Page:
Evaluation of relationship of body mass index with severity of cholecystitis

Varun V. Chauhan, Bhushan A. Shah, Shivaratna J. Mahadik, Rohan P. Videkar


Background: Obesity is an established risk factor for gall stone disease. Male sex has also been recently cited as a risk factor for severe symptomatic cholelithiasis. As a possible cause of several difference in regards to the severity of cholecystitis, many physiological differences between the two sexes can be examined. Many studies have been done on the risk factors for developing the gall bladder disease explaining its polygenic nature It is postulated that the total body fat, the main value of which is significantly higher for females than males, may contribute to this sex difference. Only a couple of studies are available on BMI and its effect on severity of cholecystitis hence depicting the need for this study in our setup.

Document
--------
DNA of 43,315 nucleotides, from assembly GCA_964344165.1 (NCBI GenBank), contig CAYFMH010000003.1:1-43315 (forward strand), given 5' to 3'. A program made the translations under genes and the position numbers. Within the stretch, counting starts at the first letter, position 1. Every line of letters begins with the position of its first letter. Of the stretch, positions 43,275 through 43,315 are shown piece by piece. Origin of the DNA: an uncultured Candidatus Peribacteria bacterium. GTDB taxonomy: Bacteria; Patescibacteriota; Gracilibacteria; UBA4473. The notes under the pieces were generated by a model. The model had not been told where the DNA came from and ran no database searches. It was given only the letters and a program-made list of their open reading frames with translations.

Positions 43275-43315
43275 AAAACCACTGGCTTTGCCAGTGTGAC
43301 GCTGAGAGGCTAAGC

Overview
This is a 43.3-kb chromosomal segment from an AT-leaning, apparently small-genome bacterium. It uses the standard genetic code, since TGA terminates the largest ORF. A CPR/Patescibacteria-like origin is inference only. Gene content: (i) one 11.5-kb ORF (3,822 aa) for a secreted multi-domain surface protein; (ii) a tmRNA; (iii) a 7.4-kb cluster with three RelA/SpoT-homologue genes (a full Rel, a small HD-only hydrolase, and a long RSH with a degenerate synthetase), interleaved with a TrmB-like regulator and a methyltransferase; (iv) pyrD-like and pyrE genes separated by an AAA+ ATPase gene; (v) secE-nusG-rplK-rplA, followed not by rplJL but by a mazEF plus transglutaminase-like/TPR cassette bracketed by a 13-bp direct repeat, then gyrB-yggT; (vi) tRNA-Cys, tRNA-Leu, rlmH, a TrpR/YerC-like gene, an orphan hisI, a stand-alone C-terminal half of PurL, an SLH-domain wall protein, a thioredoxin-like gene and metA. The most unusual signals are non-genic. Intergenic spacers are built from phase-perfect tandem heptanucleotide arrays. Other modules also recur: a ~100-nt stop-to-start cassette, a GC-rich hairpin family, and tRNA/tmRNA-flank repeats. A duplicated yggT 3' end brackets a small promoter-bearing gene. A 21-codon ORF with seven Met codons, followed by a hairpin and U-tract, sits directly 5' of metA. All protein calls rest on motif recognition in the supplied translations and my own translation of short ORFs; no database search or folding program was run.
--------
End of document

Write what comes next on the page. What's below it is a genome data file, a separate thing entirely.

Methods: This is a prospective study carried out on 70 patients for cholecystitis whose weight and height measurements had been recorded on admission. Patients were placed in either group-Obese (BMI e” 25kg/m2) or Non-Obese (BMI <25kg/m2). The association between BMI and severity of cholecystitis was investigated.

Results: 18% of the laparoscopic cholecystectomy surgeries required conversion to open cholecystectomy due to reasons like severe adhesions to an adjacent organ, etc. Pain in abdomen (100%) was the commonest complaint and was present in all the patients followed by dyspepsia (44%).69% of patients were having complaints for more than 72 hours. No significant difference observed among mean BMI of different grades of severity (p=0.963).

Conclusions: There is negative correlation between BMI and grade of severity of cholecystitis and BMI is not a predictor for the conversion from laparoscopic to open cholecystectomy.


BMI, Cholecystitis, Obesity, Laparoscopic cholecystectomy

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